23. The number of Americans on food stamps has grown from 17 million in the year 2000 to more than 47 million today.

24. Right now, one out of every five households in the United States is on food stamps.

25. An increasing number of Americans do not even believe that they have a pleasant retirement to look forward to.  One recent survey found that the percentage of middle class Americans that “plan to work until they die” is now higher than ever.

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SOURCE : endoftheamericandream.com

10 Stories From The Cold, Hard Streets Of America That Will Break Your Heart

Depressed-Photo-by-Sander-van-der-Wel-300x300If the economy is really “getting better”, then why have millions upon millions of formerly middle class Americans been pushed to the point of utter despair?  The stories that you are about to read are absolutely heartbreaking.  I don’t know how anyone can read them without getting chills.  In America today, if you lose a good job, there is a good chance that you will get back on your feet before too long.  But there is also a good chance that you won’t be able to find a decent job and will plunge into the abyss of depression and desperation that so many millions of other Americans have fallen into.  As I wrote about earlier this month, the U.S. economy is definitely not getting any better.  For example, if you assume that the percentage of Americans that want to work is about at the long term average, then the official unemployment rate in the United States would be above 11 percent.  And compared to six years ago, 1,154,000 fewer Americans are working today even though our population has gotten significantly larger since then.  Behind all of these numbers are real flesh and blood people, and you are about to hear from some of them.  The following are 10 stories from the cold, hard streets of America that will break your heart…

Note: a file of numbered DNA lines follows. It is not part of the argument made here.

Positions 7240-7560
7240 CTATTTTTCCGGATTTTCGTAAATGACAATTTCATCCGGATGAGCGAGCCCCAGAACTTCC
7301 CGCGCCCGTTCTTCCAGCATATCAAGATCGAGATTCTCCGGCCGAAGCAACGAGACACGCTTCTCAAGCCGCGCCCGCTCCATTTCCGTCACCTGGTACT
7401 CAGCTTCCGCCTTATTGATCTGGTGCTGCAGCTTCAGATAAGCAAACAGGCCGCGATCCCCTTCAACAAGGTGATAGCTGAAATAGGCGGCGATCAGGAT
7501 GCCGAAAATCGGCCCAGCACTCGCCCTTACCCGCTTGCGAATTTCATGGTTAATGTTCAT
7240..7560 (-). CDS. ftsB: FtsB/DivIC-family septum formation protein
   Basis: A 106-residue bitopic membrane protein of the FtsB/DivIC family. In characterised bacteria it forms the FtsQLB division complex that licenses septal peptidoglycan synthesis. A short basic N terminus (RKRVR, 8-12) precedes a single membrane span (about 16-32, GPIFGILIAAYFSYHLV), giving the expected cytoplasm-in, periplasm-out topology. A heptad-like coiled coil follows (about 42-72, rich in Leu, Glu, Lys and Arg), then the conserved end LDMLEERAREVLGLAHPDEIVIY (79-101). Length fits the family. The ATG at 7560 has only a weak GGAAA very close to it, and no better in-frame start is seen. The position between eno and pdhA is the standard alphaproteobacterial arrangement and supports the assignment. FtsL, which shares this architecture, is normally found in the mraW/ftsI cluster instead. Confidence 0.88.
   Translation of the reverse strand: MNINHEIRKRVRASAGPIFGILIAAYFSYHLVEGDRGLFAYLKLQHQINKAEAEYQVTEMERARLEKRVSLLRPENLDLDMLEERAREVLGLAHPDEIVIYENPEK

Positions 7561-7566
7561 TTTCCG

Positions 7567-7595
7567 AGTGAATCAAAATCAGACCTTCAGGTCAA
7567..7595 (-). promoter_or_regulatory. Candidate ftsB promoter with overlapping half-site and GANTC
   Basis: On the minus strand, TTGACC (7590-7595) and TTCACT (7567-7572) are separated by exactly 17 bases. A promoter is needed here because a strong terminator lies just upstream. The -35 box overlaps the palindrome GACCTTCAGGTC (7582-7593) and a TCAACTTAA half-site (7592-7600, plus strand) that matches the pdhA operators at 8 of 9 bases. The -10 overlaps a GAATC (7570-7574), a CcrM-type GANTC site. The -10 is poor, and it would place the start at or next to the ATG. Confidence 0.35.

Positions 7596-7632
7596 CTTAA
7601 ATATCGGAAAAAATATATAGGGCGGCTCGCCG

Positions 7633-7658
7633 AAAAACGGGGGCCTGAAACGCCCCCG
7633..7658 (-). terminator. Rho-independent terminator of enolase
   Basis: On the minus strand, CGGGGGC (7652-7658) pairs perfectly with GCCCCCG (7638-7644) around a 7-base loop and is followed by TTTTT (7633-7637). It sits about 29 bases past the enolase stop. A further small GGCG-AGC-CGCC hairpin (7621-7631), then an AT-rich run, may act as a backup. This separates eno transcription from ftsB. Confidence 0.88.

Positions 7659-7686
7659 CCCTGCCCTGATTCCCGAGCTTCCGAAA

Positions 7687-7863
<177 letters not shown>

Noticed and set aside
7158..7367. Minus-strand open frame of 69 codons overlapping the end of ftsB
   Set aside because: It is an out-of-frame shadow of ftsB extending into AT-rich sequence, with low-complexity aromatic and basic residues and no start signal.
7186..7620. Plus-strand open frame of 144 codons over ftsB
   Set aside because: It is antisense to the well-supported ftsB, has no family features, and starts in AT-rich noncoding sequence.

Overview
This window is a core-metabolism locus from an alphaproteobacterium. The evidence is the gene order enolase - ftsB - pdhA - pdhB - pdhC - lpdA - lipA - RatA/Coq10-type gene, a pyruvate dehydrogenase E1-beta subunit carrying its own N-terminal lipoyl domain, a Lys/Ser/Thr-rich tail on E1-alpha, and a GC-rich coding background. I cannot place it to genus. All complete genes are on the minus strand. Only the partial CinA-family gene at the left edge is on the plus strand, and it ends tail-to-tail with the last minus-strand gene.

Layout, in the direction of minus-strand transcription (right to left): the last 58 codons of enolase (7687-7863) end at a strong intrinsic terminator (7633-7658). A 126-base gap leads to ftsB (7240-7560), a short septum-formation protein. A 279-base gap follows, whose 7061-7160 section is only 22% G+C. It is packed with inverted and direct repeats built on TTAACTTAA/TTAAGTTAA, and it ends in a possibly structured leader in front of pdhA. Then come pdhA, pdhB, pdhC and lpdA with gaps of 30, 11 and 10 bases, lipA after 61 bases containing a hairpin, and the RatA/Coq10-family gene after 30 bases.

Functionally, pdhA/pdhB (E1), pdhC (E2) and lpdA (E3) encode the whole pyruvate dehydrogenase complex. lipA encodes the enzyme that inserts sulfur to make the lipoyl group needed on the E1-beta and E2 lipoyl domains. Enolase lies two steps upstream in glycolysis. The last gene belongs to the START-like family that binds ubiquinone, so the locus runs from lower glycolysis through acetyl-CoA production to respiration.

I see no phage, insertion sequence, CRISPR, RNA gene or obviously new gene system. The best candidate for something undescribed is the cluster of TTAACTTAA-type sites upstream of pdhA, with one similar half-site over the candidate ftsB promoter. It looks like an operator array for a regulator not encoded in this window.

#1 A 34-year-old man named Rocco

“While my wife goes to work, I’ve been staying at home to conserve fuel. I’ve been losing weight from eating less, so my family has more on their plates. It feels like the government and big business expect more and more while trying to give back as little as possible. Soon my internet connection will be shut off and since most companies don’t offer paper applications, how will I find work then? Walking around for miles a day, asking for an application that may or may not be available?”

#2 Homeless people wasting away in “Obamavilles” on the outskirts of Baltimore, Maryland…CollapseisComing-banner-v1-180

A sheet of plastic laid over a clothesline. A mini-fortress of milk crates stacked under a tree. A thin mattress on a flimsy crate lying in a dark tunnel.

On the edge of Baltimore’s woodlands, dozens of the city’s transients live in makeshift homes which they consider safer than homeless shelters.